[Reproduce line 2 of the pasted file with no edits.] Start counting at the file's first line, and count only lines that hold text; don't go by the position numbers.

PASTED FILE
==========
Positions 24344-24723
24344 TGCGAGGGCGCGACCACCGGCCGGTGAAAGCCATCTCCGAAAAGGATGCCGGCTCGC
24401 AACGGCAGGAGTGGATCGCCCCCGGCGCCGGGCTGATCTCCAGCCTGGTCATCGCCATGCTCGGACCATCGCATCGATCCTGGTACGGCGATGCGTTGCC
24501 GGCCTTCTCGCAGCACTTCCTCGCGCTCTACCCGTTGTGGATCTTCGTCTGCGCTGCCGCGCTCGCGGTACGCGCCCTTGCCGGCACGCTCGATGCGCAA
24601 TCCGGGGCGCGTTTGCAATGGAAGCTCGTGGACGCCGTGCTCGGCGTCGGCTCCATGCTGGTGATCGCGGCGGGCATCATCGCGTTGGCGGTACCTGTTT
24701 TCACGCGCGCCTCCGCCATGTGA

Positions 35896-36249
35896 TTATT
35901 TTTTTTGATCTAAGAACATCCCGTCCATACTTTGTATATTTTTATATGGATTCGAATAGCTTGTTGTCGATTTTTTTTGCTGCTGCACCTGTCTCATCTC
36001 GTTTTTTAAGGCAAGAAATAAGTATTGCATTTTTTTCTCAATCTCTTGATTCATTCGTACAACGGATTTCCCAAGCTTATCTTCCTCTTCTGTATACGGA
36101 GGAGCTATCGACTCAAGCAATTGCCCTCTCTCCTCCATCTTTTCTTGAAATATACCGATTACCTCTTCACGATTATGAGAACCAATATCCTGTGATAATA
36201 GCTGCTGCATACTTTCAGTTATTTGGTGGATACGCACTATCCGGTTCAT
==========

24344 TGCGAGGGCGCGACCACCGGCCGGTGAAAGCCATCTCCGAAAAGGATGCCGGCTCGC